Wednesday, March 31, 2010



Brian Rush, an alert reader, showed me the error of my ways with yesterday's post. Here's what I said:

"I make the assumption that you all understand that 'on demand' publishers charge the author for their services and the finished books and the price can be high."

And Brian said:

"There is no reason for anyone to 'understand' this, as it is not true. What you are calling 'on-demand publishing' is actually vanity publishing, an entirely different subject. 'On-demand' refers not to a type of marketing arrangement but to a publishing technology which allows books to be printed only when purchased. It is not exclusively used by vanity publishers (the ones that charge authors a fee). It is also used by traditional publishers (so far mostly small ones), and by self-publishing outlets that do NOT charge authors a fee, but instead take a percentage of all sales (which is also what traditional publishers do).If you want to give people advice about self-publishing, I would suggest learning a little more about the subject. I pretty much stopped reading at the point I just quoted above."

Brian is correct, harsh, but correct. Mystery Writer used the term "on demand" and I heard "vanity." I believe that's what she was talking about. But we're not sure. If you're reading this, Mystery Writer, could you get back to us with more details?

Here's a good definition of Print on Demand from

Print on demand (POD) refers to digital printing technology that allows one or two copies of a book to be printed at a time, dispensing with the expense of warehousing books. It also allows a publisher or author to have books printed only as they are ordered, which means that at the end of the year, a publisher doesn't face costly returns from bookstores. In recent years the quality of print-on-demand books has improved to the point that there often is little difference between them and the average traditional print book. says this about self-publishing:

Self-publishing is the act of publishing your work independently of an established publishing house. In the past writers unable to publish their work through larger presses have gone through vanity presses, but with print-on-demand services, there are more options today for writers interested in self-publishing than before.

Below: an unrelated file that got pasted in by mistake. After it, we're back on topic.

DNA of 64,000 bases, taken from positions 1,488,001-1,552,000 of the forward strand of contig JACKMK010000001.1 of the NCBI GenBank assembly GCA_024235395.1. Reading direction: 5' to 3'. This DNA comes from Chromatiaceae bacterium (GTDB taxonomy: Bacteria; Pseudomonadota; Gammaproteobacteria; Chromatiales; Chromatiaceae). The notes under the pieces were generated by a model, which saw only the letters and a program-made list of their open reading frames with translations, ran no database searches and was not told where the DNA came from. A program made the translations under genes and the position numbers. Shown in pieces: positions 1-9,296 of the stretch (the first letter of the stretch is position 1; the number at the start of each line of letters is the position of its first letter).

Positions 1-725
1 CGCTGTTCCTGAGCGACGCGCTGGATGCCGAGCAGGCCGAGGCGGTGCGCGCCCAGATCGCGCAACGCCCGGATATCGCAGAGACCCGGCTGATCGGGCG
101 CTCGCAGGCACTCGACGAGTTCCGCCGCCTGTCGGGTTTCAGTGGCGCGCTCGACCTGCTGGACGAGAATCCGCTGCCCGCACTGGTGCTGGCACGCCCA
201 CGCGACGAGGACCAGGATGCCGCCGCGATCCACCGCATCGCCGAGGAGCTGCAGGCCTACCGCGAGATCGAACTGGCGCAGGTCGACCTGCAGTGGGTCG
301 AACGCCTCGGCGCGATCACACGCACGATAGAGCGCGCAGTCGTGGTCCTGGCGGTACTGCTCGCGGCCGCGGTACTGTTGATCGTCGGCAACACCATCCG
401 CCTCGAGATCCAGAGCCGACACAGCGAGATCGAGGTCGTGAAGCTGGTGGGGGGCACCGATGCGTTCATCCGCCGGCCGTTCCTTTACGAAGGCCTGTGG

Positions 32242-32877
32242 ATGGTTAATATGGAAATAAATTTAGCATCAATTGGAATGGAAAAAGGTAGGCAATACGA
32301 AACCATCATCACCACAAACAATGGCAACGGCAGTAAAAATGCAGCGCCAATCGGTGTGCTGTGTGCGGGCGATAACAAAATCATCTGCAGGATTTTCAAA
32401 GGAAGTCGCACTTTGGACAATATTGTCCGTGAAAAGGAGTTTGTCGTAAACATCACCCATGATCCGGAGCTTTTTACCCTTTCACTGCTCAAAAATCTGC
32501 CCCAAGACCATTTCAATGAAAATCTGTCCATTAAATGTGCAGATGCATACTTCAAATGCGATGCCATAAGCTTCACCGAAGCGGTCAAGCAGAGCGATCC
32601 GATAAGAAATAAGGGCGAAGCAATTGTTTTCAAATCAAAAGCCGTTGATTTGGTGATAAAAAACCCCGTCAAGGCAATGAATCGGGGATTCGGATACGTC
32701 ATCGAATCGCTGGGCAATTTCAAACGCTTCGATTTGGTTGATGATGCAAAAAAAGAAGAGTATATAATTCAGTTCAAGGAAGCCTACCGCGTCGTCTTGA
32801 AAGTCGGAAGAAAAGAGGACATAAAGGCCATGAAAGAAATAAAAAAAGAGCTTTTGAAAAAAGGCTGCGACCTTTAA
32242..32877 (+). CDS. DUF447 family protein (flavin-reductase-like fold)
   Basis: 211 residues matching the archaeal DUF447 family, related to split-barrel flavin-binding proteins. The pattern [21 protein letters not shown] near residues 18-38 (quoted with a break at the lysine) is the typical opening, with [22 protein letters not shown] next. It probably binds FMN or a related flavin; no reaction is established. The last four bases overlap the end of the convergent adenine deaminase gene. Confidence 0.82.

Hope this clears things up. Thanks, Brian, for calling us on this.


Stephanie Faris said...

Romance Writers of America had an article in its monthly magazine about POD publishers recently...there are SOME of these publishers, referred to by RWA as "author mills," who actually are scamming authors. They put all of the marketing on the author and, in essence, turn the author into a door-to-door salesperson, hocking books out of the trunk of her car. The publisher then puts out no effort, since no copies are printed unless someone is buying them, and they constantly put pressure on their authors to sell, sell, sell, so they can get their cut. So even if it's POD, do CAREFUL research before you get involved with a company like this.

Joe Iriarte said...

You know, it's so easy to make a mistake like that, because a lot of times people say POD when they mean self-pub or vanity pub. I've caught myself "hearing" something other than what was said also.

But you impressed the hell out of me by not getting angry or defensive when taken to task for it--harshly. I'm not as good at not getting defensive, but maybe seeing examples like the one you just set for me will help me get better at keeping my hackles down.

Fawn Neun said...

As the owner of a new small press that will have to rely on POD technology to go to print, I felt the same way Brian did. (Although, admittedly not quite as intensely.)

POD is a technology. That's all it is. A lot of small presses, literary journals and digital publishers that take a ms to print use POD and don't charge a fee. In fact, they pay a royalty.

Thank you for taking this correction gracefully.

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